What To Look For When Buying A Wood Chipper

Turn your tree prunings into a free source of mulch with a wood chipper.

by J. Keeler Johnson
PHOTO: Watchcaddy/Flickr

Buying any piece of farm equipment requires research to determine exactly what you need, and wood chippers are no exception. If you frequently prune trees and find yourself with a lot of branches on hand, purchasing a wood chipper and grinding the branches into wood chips can be a great idea. Not only will this save you from having a pile of dead branches somewhere on your farm, it will also provide you with a steady supply of wood chips that can be used for mulch—what can be better than that?

To help you sort through the various options and features that you’ll find in wood chippers, here are some tips on what to look for when buying a wood chipper.

What Size Branches Can They Chip?

Every wood chipper has a maximum branch diameter that it can successfully reduce to wood chips, so you’ll want to get a chipper that matches the size of the branches you plan to be processing. If you’re planning to grind up small fruit tree branches or even young sapling trees, a modest chipper capable of grinding branches up to 3 inches in diameter might be more than you’ll ever need.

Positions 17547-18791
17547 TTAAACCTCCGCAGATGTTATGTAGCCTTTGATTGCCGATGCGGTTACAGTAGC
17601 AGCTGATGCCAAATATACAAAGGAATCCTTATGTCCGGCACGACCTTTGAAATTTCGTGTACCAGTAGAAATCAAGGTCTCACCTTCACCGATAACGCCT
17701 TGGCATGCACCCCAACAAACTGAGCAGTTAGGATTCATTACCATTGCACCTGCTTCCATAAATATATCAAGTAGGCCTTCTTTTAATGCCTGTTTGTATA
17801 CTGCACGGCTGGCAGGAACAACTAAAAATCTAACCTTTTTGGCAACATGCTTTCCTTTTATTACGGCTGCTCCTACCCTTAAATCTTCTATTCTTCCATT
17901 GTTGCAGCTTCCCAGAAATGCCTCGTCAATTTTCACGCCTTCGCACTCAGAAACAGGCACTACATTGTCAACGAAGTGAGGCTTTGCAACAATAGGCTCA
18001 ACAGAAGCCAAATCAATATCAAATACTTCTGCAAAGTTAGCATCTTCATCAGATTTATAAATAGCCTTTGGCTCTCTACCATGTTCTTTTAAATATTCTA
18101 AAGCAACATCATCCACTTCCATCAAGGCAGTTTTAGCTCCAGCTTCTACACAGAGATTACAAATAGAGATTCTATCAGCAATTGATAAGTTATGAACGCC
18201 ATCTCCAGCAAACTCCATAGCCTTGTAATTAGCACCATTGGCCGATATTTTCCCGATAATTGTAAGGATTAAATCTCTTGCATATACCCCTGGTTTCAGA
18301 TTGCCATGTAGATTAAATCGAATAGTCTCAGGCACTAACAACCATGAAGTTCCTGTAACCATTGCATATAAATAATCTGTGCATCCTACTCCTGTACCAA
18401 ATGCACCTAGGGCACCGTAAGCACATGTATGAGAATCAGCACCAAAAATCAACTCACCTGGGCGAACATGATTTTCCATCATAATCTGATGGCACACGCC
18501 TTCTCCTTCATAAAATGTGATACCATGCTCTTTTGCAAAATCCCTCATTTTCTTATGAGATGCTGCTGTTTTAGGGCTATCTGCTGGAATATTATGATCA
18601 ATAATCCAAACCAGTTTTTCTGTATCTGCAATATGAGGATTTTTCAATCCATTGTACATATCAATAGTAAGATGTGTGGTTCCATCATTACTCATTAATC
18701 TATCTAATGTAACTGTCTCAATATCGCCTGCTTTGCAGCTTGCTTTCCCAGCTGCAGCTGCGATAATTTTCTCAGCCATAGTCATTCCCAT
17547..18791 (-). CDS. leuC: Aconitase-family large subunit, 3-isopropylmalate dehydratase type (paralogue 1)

In contrast, if you’re planning some heavy-duty work involving big branches and larger trees, a larger, more powerful chipper—say, one that can chip branches up to 6 inches in diameter—might be the way to go.

Electric, Gasoline Or PTO-Powered?

Wood chippers come in a variety of strengths and sizes, and can be powered by electric motors, gasoline engines or the PTO on your tractor. Electric chippers are small, portable and don’t require much maintenance, but they also can’t handle very large branches. Chippers powered by gasoline engines and tractor PTOs are larger and require more effort to move around, but their power and ability to handle large branches can’t be matched by electric chippers.

What Is The Reduction Ratio?

The reduction ratio measures how well the chipper can reduce the size of debris. A chipper with an 8:1 reduction ratio will reduce debris down to 1/8 of its original size, while a machine with a 12:1 reduction ratio will reduce debris down to 1/12 of its original size.

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Does It Have A Separate Shredding Chute?

Some chippers have smaller secondary chutes for shredding small debris, such as leaves. This can be a very useful feature if you’re doing general yard work, rather than exclusively chipping branches.

What Is The Bag Capacity?

Some chippers come equipped with bags to catch the wood chips as they emerge from the machine. This is very convenient, but the size of the bag is something to consider. A bag that can hold 10 bushels of chips will need to be emptied much less frequently than a bag that only holds three bushels, though if weight is a concern, you might want to go with a smaller bag.
Of course, there are other features to consider, as well, such as fuel tank capacity and whether the chipper uses gravity or mechanics to grind through the branches, but these features should get you started on your way to buying the perfect wood chipper.

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